We invited Becky Malinsky, who writes 5 Things You Should Buy, to share insights on how she launched a Substack as a core pillar of her new career and crafted a simple, consistent format that does a job for readers.
"...but I explain that paid subscriptions support the huge amount of work it takes to bring them the newsletter. Usually, they have never thought about it from that perspective and end up wanting to pay."
This is probably the biggest hurdle facing writers right now. People have been conditioned to getting free content that they forget someone is creating it for them to enjoy. When the discussion is framed this way, people are almost always willing to pay and/or donate.
I love this newsletter! The format is so delightful — and I’ve purchased two recommendations already. (I wore the Tory Burch pants on Thanksgiving.) How do affiliate links figure into your strategy for making this a viable part of your freelance career?
Thank you for sharing! It struck me that Becky said she truly enjoys the ‘category’ and that it shows in her tone, etc. and then went onto show that what she writes about, 5 weekly points on fashion, really is a category. It’s very valuable to me that these On Substack and Grow newsletters really focus on categories because it’s hard to narrow, and hard to tell people how to narrow, and the best picture of it is these human stories about a real person and their newsletter.
Plus, I get exposed to cool stuff I probably wouldn’t otherwise have been 🙏😊
I don't say this to be rude - but I'm stunned that this substack has thousands of subscribers. Not because of the quality of the newsletter -- I am a reader and it's great! -- but rather because I have always noted the low number of likes on posts. Given that there are apparently hundreds of paying subscribers (to say nothing of the thousands who've subscribed), I would assume would indicate a deeper willingness to engage. Can you explain that? Is that typical?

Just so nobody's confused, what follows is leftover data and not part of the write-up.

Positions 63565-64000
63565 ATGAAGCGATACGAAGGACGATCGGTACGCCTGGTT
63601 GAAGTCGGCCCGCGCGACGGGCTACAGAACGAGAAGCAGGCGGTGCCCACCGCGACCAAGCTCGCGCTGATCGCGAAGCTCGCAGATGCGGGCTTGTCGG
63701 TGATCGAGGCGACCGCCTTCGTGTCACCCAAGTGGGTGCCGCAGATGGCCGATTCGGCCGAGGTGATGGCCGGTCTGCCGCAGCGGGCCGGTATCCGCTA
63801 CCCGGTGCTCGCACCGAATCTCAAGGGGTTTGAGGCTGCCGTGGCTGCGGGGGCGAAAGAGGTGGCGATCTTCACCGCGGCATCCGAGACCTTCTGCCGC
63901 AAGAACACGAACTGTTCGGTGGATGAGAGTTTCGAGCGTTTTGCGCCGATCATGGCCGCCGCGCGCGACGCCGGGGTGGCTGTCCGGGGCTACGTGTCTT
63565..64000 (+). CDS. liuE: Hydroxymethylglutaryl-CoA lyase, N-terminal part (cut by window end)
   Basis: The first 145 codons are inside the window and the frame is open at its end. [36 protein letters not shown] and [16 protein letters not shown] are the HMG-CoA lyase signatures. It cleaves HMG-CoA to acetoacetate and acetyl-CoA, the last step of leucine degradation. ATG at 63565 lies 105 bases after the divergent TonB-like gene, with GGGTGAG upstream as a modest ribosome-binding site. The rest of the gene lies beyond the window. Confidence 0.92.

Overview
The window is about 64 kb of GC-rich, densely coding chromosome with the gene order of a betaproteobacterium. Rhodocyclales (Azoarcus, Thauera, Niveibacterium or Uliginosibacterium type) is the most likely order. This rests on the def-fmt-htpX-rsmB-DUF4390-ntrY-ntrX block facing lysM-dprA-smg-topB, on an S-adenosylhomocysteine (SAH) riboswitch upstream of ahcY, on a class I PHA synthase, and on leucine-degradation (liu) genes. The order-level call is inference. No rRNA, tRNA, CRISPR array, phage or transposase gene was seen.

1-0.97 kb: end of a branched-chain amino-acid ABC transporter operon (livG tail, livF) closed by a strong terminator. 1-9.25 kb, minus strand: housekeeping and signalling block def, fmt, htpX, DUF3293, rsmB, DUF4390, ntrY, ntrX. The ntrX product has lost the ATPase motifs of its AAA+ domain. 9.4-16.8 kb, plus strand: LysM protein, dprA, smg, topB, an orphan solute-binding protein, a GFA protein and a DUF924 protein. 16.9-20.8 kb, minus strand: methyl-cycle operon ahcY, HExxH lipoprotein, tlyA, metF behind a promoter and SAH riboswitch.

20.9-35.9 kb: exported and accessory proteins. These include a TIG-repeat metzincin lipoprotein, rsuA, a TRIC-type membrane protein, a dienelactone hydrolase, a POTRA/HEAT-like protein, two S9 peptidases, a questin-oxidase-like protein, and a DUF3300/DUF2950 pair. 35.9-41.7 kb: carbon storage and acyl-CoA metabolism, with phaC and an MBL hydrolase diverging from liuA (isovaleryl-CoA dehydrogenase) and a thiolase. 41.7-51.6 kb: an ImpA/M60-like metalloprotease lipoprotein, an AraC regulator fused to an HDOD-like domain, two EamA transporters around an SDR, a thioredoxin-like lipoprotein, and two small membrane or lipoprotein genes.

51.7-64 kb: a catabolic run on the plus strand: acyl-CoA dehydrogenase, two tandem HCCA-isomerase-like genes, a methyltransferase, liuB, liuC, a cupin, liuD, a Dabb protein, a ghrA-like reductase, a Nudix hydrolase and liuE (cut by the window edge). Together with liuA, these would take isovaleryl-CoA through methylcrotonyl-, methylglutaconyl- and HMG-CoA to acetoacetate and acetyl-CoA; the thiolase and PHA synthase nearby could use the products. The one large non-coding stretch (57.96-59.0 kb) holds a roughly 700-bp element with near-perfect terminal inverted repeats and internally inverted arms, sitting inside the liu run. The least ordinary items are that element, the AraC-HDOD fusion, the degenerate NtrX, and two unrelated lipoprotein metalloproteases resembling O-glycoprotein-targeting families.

Thank you for this one. Definitely taking away the “develop a clear format that consistently serves the reader” as the main goal. Still haven’t quite figured out how to do that yet.
Hi Becky! I’m *very* excited this was published, I just signed up for your newsletter and love the concept. I recently started a (much smaller) newsletter, similarly focused on what to buy, but in the home-goods/interior design space. I’m curious after publishing for so long how you’ve stayed creative within the “five things” boundary. Do you think limiting it to 5 things has helped you churn out a consistent newsletter? Or are there other ways you stay creative & curious? You’re making me re-think my newsletter format in the best way. Thank you!
Becky is lovely! We overlapped a bit at the WSJ and I’ve been a big fan ever since. Adore her newsletter.
Half of the World's population is reaching out for Becky's solutions. Choosing an audience
is broadly important. She knows her demographics.
Becky - I'm an instant fan! I love your concept - so smart and so joyfully served up. I feel like the most well-dressed, yet most generous woman in the office has decided to take me under her wing and show me how it's done. I recently started a newsletter about clothing and based on my post today, it's clear that I need you! Glad to be a subscriber.
Very good, well done, you grabbed me in the title and I read the 1st paragraph and I read the article to its end, which is very unlike me.
A very helpful interview toward making future newsletter business decisions as a newbie here on Substack, although certainly not a newbie writer.
Very inspiring! I don’t feel comfortable running a paid subscription yet but someday maybe I will
As I consider a Substack future I wonder about niche, which seems to be the content watchword. I’m at what some would consider the other end of the road. I have a lot of experience from a broad swath of the human condition. I’m curious whether it will be criticism or crickets since I’m a little light in the niche department.
Sounds like she really filled a niche where it was strongly desired. Good for her! That said: Clearly she started with a big audience already in place a la the WSJ etc. That’s fine--I’d do the same in her position. But it’s worth noting that most of us don’t start off that way. It’s not real helpful to those of us who aren’t already at the top. Yet: Helpful article in its way. Happy for the success!! I love hearing about professionals leaving their industries and making a living exclusively on Substack. I’m getting there myself, slowly. I write about culture, politics, as well as fiction and personal essays.
‘Sincere American Writing’
Find your niche and they will come. What a happy story! I appreciate her honesty with the paid option and she explained it beautifully.
Hello, thank you and it is a great honor to work with you, dear friends